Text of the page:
This time, he reunites with his old friend, Samuel L. Jackson, in the action thriller "Basic." Both he and Jackson played hired guns in the movie "Pulp Fiction."
John Travolta visited The Early Show to talk about his new movie, a military film that is being released while the nation is at war.
His new film opened last Friday, more than a week into operation Iraqi Freedom. The military-themed movie is a fictional account of crime and intrigue on a Marine base.
"Basic" tells the story of one of the most elite commando squads in the U.S., which goes missing in the Panama Canal Zone under a legendary commander (Samuel L. Jackson). Rogue DEA agent Tom Hardy (John Travolta) investigates the disappearance, but, as in all mysteries, nothing is as it seems.
There are only two survivors from the group, and they both give very conflicting views of what happened in the field during a hurricane in the jungle.
As in many of Travolta's films, he finds a way to bring out the humor in his character for "Basic."
"I love any character that adds a layer of humor, even in a drama like this," says Travolta. "The joy I had in some of those early lines were awesome."
Travolta was also able to work again with Jackson.
"It's always easy to be reunited with Sam," he says. "We're so effortless together. We just have a chemistry that we don't work at. And it's the same way on screen and the same way off screen."
Like his friend Jackson, Travolta has made numerous movies throughout his career. He even gained a couple of Oscar nominations — Travolta was nominated for Best Actor in "Saturday Night Fever" and "Pulp Fiction." But the actor has yet to win an Academy Award.
However, he says he isn't disappointed because his parents were able to keep his life in perspective for him.
"They both had such cool things to say when I didn't win it," says Travolta. "Mom said, 'Great.' And I said, "Why did Mom say great?" [My dad] said, "Because she wanted something for you to look forward to."
However, Travolta says, nominations are nice because they can help him gain more work in future movie projects.
He does make it a a point to achnowledge that his achievements are a result of the talent of others.
"And I look forward to whatever those brilliant people have out there next."
Some Facts About John Travolta
- John Travolta was born on Feb. 18, 1954, in Englewood, N.J.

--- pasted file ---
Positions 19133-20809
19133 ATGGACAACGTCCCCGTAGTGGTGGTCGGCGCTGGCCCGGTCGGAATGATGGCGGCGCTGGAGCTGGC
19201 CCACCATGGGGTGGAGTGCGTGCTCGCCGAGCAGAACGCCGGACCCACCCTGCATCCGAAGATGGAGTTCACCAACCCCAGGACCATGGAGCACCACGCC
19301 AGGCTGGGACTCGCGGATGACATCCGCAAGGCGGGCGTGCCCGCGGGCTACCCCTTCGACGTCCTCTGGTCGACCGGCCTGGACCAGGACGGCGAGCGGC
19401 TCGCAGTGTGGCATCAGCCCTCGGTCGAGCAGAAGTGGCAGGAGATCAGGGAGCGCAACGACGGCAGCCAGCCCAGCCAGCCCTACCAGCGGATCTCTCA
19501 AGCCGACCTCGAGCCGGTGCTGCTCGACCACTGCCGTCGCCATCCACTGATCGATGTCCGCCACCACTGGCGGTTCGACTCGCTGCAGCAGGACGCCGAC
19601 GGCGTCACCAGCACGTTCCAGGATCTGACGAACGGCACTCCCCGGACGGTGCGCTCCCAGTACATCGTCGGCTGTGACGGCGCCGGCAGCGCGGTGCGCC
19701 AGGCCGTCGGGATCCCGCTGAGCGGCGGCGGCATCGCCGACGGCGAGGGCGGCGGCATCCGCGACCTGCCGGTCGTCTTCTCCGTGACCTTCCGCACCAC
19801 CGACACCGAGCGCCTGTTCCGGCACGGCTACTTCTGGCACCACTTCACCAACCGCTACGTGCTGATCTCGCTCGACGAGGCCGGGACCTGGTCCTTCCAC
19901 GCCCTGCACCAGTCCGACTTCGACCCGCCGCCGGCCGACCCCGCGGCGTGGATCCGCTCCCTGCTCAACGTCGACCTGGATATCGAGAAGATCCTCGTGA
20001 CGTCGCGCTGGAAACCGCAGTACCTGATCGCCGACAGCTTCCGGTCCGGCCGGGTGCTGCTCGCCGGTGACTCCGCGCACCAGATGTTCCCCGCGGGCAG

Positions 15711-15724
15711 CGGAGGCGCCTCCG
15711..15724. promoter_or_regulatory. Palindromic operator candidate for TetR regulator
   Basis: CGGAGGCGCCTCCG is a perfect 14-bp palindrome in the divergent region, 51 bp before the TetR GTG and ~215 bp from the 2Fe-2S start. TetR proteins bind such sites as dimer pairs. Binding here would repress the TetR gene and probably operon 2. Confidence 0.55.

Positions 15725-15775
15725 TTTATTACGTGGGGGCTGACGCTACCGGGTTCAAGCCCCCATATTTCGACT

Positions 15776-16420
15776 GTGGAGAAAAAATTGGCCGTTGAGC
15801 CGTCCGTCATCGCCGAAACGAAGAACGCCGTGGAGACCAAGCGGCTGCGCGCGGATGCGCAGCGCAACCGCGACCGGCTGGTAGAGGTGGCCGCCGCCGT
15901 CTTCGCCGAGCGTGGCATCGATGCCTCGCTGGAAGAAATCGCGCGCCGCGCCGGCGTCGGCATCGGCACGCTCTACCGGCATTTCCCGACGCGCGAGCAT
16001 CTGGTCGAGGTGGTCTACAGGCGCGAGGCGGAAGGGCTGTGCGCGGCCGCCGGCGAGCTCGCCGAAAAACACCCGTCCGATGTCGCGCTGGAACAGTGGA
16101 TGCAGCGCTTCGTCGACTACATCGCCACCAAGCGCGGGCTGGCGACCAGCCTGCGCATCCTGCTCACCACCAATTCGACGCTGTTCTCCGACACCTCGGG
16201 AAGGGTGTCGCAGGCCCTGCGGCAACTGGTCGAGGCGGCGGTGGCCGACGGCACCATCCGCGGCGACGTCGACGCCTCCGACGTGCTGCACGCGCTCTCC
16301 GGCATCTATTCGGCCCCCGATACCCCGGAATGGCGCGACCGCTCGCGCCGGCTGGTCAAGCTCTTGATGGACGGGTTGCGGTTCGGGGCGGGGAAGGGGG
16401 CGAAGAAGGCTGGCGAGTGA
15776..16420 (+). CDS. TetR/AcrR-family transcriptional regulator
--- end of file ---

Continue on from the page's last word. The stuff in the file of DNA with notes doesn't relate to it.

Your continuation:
- In 1975, John Travolta first gained fame as Vinnie Barbarino on the television series "Welcome Back, Kotter"
- Travolta made a Billboard top 10 single in 1976 with the song "Let Her In"
- Also 1976, Travolta played a teen in the Brian De Palma thriller "Carrie"
- In 1977, he made his Oscar nominated appearance in the disco-drama "Saturday Night Fever"
- In 1978, Travolta made "Moment By Moment" with Lily Tomlin, but he was able to rebound from that lackluster movie with "Grease" starring Olivia Newton-John
- In 1980, Travolta made "Urban Cowboy"
- In 1981, Travolta starred in De Palma's "Blow Out" — playing a dedicated film sound recordist who accidentally records a political assassination
- In 1989, Travolta starred in the sleeper hit "Look Who's Talking"
- In 1994, the actor's good reviews for his performance in Quentin Tarantino's "Pulp Fiction" restored Travolta to Hollywood's A-list
- Travolta made the best of his comeback with vehicles that slowly earned him commanding salaries only associated with mega-stars. He starred in 1995's "Get Shorty" and "White Man's Burden". He followed with John Woo's action-adventure thriller "Broken Arrow" in 1996 and "Phenomenon"; in 1997 he starred in "Face/Off," "Mad City," and "She's So Lovely". In 1998, he gave a Bill Clinton-like performance in "Primary Colors," starred as a lawyer in "A Civil Action," and made a cameo in "The Thin Red Line"; in 2000 he appeared in the unsuccessful alien movie "Battlefield Earth" and the action thriller "Swordfish"